3 Er segnet, die den Herrn fürchten Ps. 115/13 Aria S 2Vl A minor common time
4 Der Herr segne euch Ps. 115/14 Duet aria T B 2Vl Va C major 3/2
5 Ihr seid die Gesegneten des Herrn Ps. 115/15 Chorus SATB 2Vl Va F major - C major common time


Each vocal movement of the cantata is assigned to one verse of the psalm. The work has been described as a brief, sunny and festive work.[11]


The opening sinfonia is march-like in style, reminiscent of processional music.[12] It includes the dotted rhythms characteristic of the French overture in the opening section, and a contrasting minor-mode middle section in triplets. Two elements, the triplets and rising lines in imitation, return in later movements. The musicologist Julian Mincham concludes that "Bach, even at this early stage, was thinking across the movements and beginning to conceive such compositions as unified entities rather than suite-like potpourris".[2]


The first chorus, "Der Herr denket an uns und segnet uns" (The Lord is mindful of us and blesses us),[1] contains contrapuntal writing which also appears in other early cantatas.[2] The movement opens like an organ prelude,[6] preparing for a permutation fugue, a type of fugue found in Aus der Tiefen rufe ich, Herr, zu dir, BWV 131, for example. The vocal lines are rising in imitation, as in the sinfonia.[2]


The soprano aria, "Er segnet, die den Herrn fürchten, beide, Kleine und Große" (He blesses those who fear the Lord, both small and great.),[1] opens with a short ritornello theme and is in ternary form. The vocal line is scalar, contrasting with the obbligato violins, which play at times triplets, as in the sinfonia.[2]


The duet aria, "Der Herr segne euch je mehr und mehr, euch und eure Kinder" (May the Lord bless you more and more, you and your children),[1] is based on a single line of text. The violins play an imitative motif that does not align with the vocal phrases.[2] the movement has been described as calm and "gently-swaying".[6] Mincham notes a subtle growth "in the imitative opening motives of the violins taken, incidentally, from the sinfonia and dominating this movement throughout".[2]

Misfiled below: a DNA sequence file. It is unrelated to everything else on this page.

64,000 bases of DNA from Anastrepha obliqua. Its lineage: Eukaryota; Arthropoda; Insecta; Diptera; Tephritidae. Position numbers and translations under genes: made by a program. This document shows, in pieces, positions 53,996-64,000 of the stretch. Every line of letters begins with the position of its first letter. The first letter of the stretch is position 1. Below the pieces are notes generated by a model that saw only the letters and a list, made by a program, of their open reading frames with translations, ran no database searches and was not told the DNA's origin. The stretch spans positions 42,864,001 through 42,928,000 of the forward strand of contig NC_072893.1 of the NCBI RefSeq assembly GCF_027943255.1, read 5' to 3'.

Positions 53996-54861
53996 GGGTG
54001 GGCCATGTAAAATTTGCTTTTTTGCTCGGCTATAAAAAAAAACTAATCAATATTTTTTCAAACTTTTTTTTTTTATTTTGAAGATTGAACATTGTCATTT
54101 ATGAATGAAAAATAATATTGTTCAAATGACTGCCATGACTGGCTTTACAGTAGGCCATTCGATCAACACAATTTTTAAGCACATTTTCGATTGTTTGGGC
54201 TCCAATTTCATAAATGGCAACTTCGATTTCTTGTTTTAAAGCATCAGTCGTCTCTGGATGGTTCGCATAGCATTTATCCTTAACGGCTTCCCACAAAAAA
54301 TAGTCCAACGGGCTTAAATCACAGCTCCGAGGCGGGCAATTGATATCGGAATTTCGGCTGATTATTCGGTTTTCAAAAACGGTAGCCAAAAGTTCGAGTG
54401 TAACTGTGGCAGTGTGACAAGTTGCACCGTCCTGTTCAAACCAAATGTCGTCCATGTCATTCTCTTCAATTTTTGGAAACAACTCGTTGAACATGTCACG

The closing chorus, "Ihr seid die Gesegneten des Herrn, der Himmel und Erde gemacht hat. Amen." (You are the blessed of the Lord, who made heaven and earth. Amen.),[1] is "awash with rippling scale and arpeggio figures".[2] It concludes with echoing of Amen.[2]



  1. ^ "BWV" is Bach-Werke-Verzeichnis, a thematic catalogue of Bach's works.


  1. ^ a b c d e Dellal, Pamela. "BWV 196 – Der Herr denket an uns". Emmanuel Music. Retrieved 27 February 2014.
  2. ^ a b c d e f g h i j k Mincham, Julian. "Chapter 78 BWV 196 Der Herr denket an uns / The Lord has been mindful of us". Retrieved 20 October 2012.
  3. ^ a b c Jones, Richard D.P. (2007). The creative development of Johann Sebastian Bach. Oxford University Press. pp. 109&ndash, 110. ISBN 9780198164401.
  4. ^ Towe, Teri Noel. "The Portrait in Erfurt Alleged to Depict Bach, the Weimar Concertmeister". The Face Of Bach. Archived from the original on 14 July 2011. Retrieved 28 April 2014.
  5. ^ Wolff, Christoph (2001). Johann Sebastian Bach: The Learned Musician. W. W. Norton & Company. pp. 90–91. ISBN 9780393075953.
  6. ^ a b c Isoyama, Tadashi (1995). "Cantata No. 196: Der Herr denket an uns (BWV 196)" (PDF). Bach-Cantatas. p. 8. Retrieved 27 February 2016.
  7. ^ Oron, Aryeh. "Cantata BWV 196: Der Herr denket an uns". Bach-Cantatas. Retrieved 20 March 2016.
  8. ^ Tomita, Yo. "Serie I: Kantaten". Bach Bibliography. Queen's University Belfast. Retrieved 20 March 2016.
  9. ^ Wolff, Christoph (1994). Der Herr denket an uns BWV 196 (PDF). p. 14. Retrieved 27 February 2016.
  10. ^ Bischof, Walter F. "BWV 196 Der Herr denket an uns". University of Alberta. Retrieved 27 February 2016.
  11. ^ Pfeifer, Ellen (2002). "Chorale director makes impressive debut". The Boston Globe. Retrieved October 17, 2012 – via HighBeam Research.
  12. ^ Eldridge, Jeff (2002). Program notes. Orchestra Seattle.